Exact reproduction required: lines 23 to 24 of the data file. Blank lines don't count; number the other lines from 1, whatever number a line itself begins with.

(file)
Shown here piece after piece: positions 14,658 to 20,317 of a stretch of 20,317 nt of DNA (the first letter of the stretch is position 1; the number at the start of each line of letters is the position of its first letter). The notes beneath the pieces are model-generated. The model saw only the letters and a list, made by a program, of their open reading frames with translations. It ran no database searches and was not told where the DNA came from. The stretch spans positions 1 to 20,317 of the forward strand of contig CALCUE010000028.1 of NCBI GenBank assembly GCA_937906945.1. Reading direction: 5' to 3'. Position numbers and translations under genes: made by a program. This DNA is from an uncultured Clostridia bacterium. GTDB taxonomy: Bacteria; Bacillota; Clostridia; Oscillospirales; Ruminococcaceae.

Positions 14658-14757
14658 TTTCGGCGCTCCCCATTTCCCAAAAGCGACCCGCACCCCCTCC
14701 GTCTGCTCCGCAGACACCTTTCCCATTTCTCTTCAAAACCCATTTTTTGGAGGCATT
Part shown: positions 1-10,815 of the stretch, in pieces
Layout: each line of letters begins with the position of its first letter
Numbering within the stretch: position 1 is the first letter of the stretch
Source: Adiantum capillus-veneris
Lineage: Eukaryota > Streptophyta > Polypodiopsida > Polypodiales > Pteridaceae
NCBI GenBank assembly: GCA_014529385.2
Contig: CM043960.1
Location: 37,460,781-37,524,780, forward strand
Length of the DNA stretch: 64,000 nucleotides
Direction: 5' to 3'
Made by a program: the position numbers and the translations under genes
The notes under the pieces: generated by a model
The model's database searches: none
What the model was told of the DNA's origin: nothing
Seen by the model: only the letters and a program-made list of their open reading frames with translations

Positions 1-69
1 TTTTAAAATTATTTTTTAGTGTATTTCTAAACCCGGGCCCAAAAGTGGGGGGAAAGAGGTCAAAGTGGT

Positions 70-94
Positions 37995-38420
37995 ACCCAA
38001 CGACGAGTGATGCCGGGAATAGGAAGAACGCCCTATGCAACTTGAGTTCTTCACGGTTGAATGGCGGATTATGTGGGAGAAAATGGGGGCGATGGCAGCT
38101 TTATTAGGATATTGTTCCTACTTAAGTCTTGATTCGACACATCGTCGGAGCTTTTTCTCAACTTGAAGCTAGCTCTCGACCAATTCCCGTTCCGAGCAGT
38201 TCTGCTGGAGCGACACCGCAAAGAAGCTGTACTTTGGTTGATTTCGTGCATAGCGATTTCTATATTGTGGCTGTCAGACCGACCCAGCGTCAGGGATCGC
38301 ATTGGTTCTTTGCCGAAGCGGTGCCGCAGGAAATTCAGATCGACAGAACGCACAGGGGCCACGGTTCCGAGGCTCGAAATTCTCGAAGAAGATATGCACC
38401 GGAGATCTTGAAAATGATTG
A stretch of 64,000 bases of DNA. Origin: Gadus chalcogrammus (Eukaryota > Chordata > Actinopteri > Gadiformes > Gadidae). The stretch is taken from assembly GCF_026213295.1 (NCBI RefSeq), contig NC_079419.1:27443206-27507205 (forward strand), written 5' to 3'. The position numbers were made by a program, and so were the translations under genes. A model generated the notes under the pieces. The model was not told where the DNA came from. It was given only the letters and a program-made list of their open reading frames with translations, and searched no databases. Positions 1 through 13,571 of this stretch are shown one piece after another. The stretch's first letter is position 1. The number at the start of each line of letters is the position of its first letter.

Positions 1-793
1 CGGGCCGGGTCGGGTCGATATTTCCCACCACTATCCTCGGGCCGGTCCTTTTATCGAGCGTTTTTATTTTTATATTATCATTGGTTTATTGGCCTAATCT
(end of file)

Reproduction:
Positions 37995-38420
37995 ACCCAA